What your Grandchildren should know about you

To answer the question of what your grandchildren should know about you, one need only look at what you knew about your own grandparents…and then what you wish you knew about them. There are the family facts – place of birth, occupation, perhaps some geneaology; names of other family members, etc. Your grandchildren may know some of that about you already, and certainly when you die, they’ll learn the rest in an obituary.  But what’s really important?  What are the things you can give them know that will help them the rest of their lives? And how is it that those “things” came into your own life so that you are able to pass them on. 

I never met my mother’s father but I learned from family stories that he gave his life to save another. He was a country doctor in Oklahoma during the Great Depression. A frail man in his 70’s, he was hospitalized with pneumonia. Someone came to him with a message that an itinerant worker in a migrant camp was having a difficult labor. My grandfather bribed the nurse to give him his clothes; sat with the woman all night; and finally was able to safely deliver her baby at dawn. He then went home, lay down, and died. I wish he had kept a journal.  

I never met him but I’m proud of him and the telling of that story has had a lifelong influence on making me want to help others. I’m luckier than my grandfather because I’m alive and have one grandchild and another on the way. I want to tell them and hopefully show them that helping others makes life more worthwhile. 

We want them to know we love them and that our love is never conditional. While we may become upset with bad behavior at times, they can always count on us to love them. I also want them to know how much joy they’ve brought into our lives and how special we think they are. We want to show them that love with such constancy that they’ll know that loving is part of a grandparent’s role. We don’t want them to have any question about whether they should do the same with their own children and grandchildren.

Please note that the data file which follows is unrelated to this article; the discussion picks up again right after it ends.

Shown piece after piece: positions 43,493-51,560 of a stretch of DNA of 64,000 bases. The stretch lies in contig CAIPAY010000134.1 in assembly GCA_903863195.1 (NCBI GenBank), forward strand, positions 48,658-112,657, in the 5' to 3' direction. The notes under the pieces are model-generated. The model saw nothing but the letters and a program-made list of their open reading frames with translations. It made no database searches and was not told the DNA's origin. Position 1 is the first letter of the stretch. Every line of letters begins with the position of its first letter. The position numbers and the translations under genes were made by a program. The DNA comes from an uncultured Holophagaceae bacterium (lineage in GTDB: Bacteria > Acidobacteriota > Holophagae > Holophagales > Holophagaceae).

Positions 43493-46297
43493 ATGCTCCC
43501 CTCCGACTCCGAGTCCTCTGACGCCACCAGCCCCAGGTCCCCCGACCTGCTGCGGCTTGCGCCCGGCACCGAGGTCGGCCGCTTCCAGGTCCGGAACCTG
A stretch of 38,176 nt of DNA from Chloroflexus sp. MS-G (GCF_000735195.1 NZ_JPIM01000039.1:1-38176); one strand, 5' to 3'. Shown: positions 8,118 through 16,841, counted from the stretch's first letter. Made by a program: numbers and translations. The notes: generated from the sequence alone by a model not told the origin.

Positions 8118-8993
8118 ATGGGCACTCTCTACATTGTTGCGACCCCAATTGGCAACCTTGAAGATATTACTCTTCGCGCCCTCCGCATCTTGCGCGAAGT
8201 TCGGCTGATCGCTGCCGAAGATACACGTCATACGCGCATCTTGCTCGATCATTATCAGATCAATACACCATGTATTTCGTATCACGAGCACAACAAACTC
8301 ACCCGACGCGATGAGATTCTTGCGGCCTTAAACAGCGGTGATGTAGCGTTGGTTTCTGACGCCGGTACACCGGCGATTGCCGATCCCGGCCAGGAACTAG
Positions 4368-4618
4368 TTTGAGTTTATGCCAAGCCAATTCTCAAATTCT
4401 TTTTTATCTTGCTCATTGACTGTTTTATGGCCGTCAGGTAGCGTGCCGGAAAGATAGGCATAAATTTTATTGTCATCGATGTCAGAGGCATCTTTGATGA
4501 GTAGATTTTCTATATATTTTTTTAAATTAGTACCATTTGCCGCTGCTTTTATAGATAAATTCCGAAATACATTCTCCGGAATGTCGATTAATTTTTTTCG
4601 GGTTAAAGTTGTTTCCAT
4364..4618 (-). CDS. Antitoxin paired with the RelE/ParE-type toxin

We want them to  think life is fun. We hope we model that there is something to laugh at in almost any situation and that the happiest of times are those when we’re playing. The simple games of hide and seek will give way to more sophisticated ones as they grow. I hope our grandson will remember that Grandma learned about Pokemon just to play with him. We want our grandchildren to know that education is the most fun – that learning makes life more enjoyable and more fulfilling. We’ve read to them and will listen to them read to us, celebrating the world that books create. 

We want to use our own history to show them that hardships can be overcome.  This is where the “walking through 10 feet of snow to school each day” stories come in.  While we didn’t have to do that, each of us has overcome adversity and in time, we want to tell them about it and how we did it so that they may use that knowledge to face their own life problems. We want them to know that admitting you made a mistake just means that you’re smarter today than you were yesterday. We want them to know that our grandparents never gave up – whether it was the hardships of war, economic depression, or illness, they kept on trying. We want them to know that we believe that’s the only way to live life. 

We want them to know that we’re their fans. If we praise them and spoil them (not too much) they’ll balance it with reality in time and know that grandparents are special in their love. We want them to know that we love and support their parents as well and that respect is the best virtue anyone can ever have. 

We want them to know that families are a team so we’ll help their family out and we’ll tell them about many relatives who helped us.  We will try to show them everyone in a family needs to work together and that no one benefits if members turn against each other. So, we want them to know that we’re loyal to each other and to them and their parents. 

We want to teach them to tell stories. Grandparents are often thought of as storytellers. They are the keepers of the family history and when grandparents tell those stories to grandchildren, they preserve their heritage. By example of telling our own and listening to theirs, we want them to know that we believe story telling – both factual and imaginative – is a valuable part of a family. 

If we teach our grandchildren these simple things about us and our ancestors, then in a few decades, they will be teaching them to their own children and grandchildren. I hope somewhere in the Great Beyond we’ll be listening and smiling.